The area has a growing population of bald eagles and an abundant population of osprey. Numerous osprey nests are visible in high tree snags around the shorelines of the both Priest and Upper Priest Lakes and on some of the islands. Depending upon the time of the year, the wetland areas off the south end of the Lake and in the Bear Creek area are excellent areas to view less common duck species such as the wood duck and redhead. Also, don't be surprised if you observe a great blue heron stalking its meal in a wetland area or a flock of wild turkeys along the roadside.

Numerous other bird species also reside at Priest Lake. Ravens are ubiquitous, as are numerous varieties of woodpeckers and jays. Pine martins, goshawks, grouse and blue birds are but a few of the other species native to the area. In summer, large numbers of hummingbirds congregate throughout the area.

Wild Life & Big Game

Larger game species that make the Priest Lake area their home include black and grizzly bears, whitetail and mule deer, moose, elk, wolves, mountain lions, bobcats, mountain sheep and a few mountain goats. The grizzly bear and mountain caribou have been designated as "threatened" under the Endangered Species Act and their habitats are protected by selective mountain road closures, restrictive bear hunting methods, etc.

A wide variety of smaller animals also make the Priest Lake Basin their home. Included are raccoons, skunks, snowshoe hares, beaver, otters, squirrels, an abundant supply of grouse, turkeys and waterfowl. You may encounter a few snakes in the area but all are the harmless variety. No poisonous snakes make the Priest Lake area home.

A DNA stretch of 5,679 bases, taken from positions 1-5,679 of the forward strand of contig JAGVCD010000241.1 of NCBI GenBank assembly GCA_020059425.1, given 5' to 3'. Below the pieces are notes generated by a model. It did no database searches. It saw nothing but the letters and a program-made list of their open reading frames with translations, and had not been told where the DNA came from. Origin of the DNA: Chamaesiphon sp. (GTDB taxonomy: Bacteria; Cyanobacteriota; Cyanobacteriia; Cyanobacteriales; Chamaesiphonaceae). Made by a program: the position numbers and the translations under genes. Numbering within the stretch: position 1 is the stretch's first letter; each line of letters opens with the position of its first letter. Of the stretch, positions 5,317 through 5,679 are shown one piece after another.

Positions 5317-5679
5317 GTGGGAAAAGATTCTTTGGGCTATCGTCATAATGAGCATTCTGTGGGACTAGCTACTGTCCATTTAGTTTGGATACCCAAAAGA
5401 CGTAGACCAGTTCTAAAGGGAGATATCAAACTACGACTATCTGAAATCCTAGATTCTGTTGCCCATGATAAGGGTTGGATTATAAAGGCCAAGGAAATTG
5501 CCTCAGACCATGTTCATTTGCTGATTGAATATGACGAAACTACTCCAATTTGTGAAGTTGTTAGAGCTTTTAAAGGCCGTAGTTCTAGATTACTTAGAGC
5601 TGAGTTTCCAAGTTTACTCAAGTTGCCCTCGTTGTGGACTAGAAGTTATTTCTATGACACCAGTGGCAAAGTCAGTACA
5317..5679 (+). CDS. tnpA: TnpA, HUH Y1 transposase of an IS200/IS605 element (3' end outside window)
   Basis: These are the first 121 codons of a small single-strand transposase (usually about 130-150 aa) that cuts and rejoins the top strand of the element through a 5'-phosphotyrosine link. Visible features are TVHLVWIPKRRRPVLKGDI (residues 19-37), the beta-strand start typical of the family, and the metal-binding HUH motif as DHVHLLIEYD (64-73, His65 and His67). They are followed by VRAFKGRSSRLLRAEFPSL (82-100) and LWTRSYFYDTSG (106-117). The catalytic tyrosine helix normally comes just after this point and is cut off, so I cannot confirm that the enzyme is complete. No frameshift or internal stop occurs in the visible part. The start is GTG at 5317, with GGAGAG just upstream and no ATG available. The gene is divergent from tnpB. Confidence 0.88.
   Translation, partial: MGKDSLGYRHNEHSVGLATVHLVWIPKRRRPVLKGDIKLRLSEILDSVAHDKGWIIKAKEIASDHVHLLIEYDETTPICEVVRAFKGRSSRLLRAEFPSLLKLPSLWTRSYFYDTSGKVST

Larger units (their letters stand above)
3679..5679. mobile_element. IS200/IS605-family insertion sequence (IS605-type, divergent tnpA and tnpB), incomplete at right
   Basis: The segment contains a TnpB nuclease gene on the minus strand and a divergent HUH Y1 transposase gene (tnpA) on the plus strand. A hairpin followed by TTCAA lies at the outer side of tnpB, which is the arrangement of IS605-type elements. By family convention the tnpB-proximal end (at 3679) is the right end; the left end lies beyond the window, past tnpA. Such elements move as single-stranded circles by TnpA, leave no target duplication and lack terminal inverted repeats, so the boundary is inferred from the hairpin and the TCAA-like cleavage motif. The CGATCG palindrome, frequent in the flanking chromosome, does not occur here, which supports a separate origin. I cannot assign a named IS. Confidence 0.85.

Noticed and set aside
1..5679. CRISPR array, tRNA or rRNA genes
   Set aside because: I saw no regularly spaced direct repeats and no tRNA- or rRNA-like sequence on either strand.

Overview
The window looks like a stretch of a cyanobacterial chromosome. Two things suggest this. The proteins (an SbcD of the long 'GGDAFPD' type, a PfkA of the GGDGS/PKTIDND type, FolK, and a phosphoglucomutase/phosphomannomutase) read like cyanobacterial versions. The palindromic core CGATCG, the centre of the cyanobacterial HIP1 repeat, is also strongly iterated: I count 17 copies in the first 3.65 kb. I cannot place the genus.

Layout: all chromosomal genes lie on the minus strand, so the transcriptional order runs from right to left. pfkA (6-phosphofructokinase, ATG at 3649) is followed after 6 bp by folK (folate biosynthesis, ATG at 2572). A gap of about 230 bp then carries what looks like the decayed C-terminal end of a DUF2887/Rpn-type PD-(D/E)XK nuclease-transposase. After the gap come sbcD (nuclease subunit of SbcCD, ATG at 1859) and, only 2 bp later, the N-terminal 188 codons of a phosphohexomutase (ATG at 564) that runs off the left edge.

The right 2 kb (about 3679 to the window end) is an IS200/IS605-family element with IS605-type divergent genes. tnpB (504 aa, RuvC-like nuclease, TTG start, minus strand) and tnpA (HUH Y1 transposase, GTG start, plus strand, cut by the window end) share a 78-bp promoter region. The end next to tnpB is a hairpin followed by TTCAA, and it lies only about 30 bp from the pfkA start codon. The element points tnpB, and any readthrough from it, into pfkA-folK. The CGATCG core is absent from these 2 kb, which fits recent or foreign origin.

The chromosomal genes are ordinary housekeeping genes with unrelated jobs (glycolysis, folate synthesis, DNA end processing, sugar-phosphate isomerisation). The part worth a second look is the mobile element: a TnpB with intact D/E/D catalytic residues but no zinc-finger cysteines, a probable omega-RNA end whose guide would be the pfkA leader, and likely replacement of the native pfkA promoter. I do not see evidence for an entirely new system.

Idaho residents who are fortunate enough to be drawn for a once-in-a-lifetime moose permit are virtually guaranteed success in bagging a bull moose when hunting in the Priest Lake area. These majestic animals are widespread and frequently encountered at all elevations.

Idaho Fish & Game regulates the seasons and rules regarding hunting for all game species. It is wise to check the regulations in advance of your hunting trip.

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Hughes Ridge Lookout & Hughes Meadow

Hughes Lookout

Hughes Ridge Lookout offers a spectacular view of Upper Priest Lake, Hughes Meadow and the surrounding mountains.  The tower is a 45-foot lookout manned for approx. three months during the summer fire season and visitors are welcome. The panoramic views are fantastic and provide a picture perfect setting for a picnic, don’t forget the camera.

Hughes Meadow is a large meadow located on the west side of Hughes Ridge. Depending on climatic conditions and beaver activity on the stream that flows through the meadow, it may be extremely marshy throughout the year from spring-fall. Numerous birds and wildlife frequent the meadow. Of particular interest is the cedar grove along the entrance road adjacent to Hughes Meadows. Here, old growth cedars stand majestically, as sentinels to a meadow access corridor. With the exception of snowmobiles recreational vehicles are prohibited on Hughes Meadow. Also, the access road into Hughes Meadow is closed to all vehicles each year from March 15-June 30.